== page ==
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Bangko Sentral loosens forex rules

April 18, 2013 5:53pm

Filipinos will soon be able take more dollars out of the country for travel, education, medical and other non-trade purposes with the Bangko Sentral ng Pilipinas set to implement a fresh wave of foreign exchange liberalization measures, officials said Thursday.

The measures, which also expand the types of overseas investments Filipinos can put their money into, are expected to “temper” a strong peso that has worried both the central bank and the national government.

Bangko Sentral officer-in-charge and Deputy Governor Nestor Espenilla, Jr. told the media the “new rules aim to further simplify foreign exchange transactions of the general public with banks.”

Included in the new rules is the increase in the amount of dollars that may be sold over the counter by banks and money changers to residents without documentation for services transactions.

Now, Filipinos can buy $120,000 (roughly P4.9 million) from an earlier $60,000 (P2.5 million), according to the new rules, which will take effect 15 days after publication in a nationally circulated newspaper.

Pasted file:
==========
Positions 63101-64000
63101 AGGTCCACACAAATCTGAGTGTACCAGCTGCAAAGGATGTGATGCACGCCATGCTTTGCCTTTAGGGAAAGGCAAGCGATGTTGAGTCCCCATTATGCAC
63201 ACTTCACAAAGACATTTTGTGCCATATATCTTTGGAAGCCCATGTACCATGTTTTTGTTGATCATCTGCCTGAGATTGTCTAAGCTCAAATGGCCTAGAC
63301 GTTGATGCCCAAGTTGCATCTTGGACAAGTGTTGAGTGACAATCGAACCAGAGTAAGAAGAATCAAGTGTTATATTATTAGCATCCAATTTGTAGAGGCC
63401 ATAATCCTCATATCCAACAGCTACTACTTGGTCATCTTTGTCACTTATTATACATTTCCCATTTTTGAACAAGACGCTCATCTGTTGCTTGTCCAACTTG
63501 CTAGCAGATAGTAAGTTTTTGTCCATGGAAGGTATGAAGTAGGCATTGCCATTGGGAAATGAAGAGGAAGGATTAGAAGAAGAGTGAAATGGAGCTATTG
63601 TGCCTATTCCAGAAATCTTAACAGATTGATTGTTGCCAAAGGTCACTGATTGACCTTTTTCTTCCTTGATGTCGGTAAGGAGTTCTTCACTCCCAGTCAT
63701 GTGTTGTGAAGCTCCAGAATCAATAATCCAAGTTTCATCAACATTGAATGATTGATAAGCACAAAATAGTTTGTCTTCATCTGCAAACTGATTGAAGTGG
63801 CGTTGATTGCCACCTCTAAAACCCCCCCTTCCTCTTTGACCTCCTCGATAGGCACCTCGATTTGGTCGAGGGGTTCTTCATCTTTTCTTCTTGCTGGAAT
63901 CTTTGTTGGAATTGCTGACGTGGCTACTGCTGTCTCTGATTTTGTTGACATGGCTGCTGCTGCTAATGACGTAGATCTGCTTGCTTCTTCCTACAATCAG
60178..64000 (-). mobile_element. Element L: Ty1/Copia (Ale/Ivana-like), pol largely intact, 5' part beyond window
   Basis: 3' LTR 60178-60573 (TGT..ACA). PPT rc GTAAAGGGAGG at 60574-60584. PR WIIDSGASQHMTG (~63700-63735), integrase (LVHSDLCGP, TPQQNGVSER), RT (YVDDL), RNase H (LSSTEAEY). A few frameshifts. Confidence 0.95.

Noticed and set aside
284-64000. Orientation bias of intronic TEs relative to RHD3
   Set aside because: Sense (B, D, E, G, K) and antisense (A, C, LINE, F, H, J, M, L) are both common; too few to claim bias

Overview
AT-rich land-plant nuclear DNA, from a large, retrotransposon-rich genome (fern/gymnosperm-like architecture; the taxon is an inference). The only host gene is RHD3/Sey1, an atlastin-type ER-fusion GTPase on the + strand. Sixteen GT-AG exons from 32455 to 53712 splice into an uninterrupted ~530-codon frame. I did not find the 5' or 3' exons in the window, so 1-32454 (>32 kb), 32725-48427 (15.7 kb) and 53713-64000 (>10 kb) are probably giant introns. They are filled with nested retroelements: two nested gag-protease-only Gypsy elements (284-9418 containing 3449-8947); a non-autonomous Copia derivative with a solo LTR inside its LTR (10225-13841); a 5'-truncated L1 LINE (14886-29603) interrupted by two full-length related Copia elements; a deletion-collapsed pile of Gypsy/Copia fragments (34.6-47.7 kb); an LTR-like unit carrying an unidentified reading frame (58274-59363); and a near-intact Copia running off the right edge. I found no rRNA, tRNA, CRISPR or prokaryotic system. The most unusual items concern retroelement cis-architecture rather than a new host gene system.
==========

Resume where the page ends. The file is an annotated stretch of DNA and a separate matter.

This is the sixth in a series of reforms instituted by the central bank since 2007.

“Residents can now buy a higher amount of foreign exchange to meet the rising costs of education and medical bills incurred offshore, foreign travel, and other services, without the need of documentation,” said Espenilla.

The central bank will also increase the amount of dollars that may be bought by balikbayans and non-residents using unspent pesos to $10,000 (P410,000) from $5,000 (P205,000). 

Expatriates with contracts of less than a year, foreigners who service Filipino clients, and foreign exchange students may also open a peso account, said Wilhelmina Mañalac, Bangko Sentral managing director for the international sub-sector. 

Mañalac said the central bank has expanded the types of offshore investments Filipinos and home-grown companies can place funds into.

Additions include non-peso global, mutual and unit investment trust funds, inter-company loans, real property like condominiums, debt papers, and stocks listed abroad.

The main intention is to “create a responsive and appropriate regulatory environment,” Mañalac said. At the same time, foreign exchange liberalization will stem the strengthening peso, which has appreciated steadily in the past year.

“With this, outward flows of funds are expected as certain restrictions are lifted,” she said.

While the Bangko Sentral does not target a certain exchange rate, its is known to be biased toward a weaker peso. A stronger peso curbs spending power of families of overseas Filipino workers, and cuts earnings of exporters.

“The BSP shall likewise remain vigilant and stand ready to act to keep the foreign exchange market stable,” Espenilla noted. — VS/BM, GMA News




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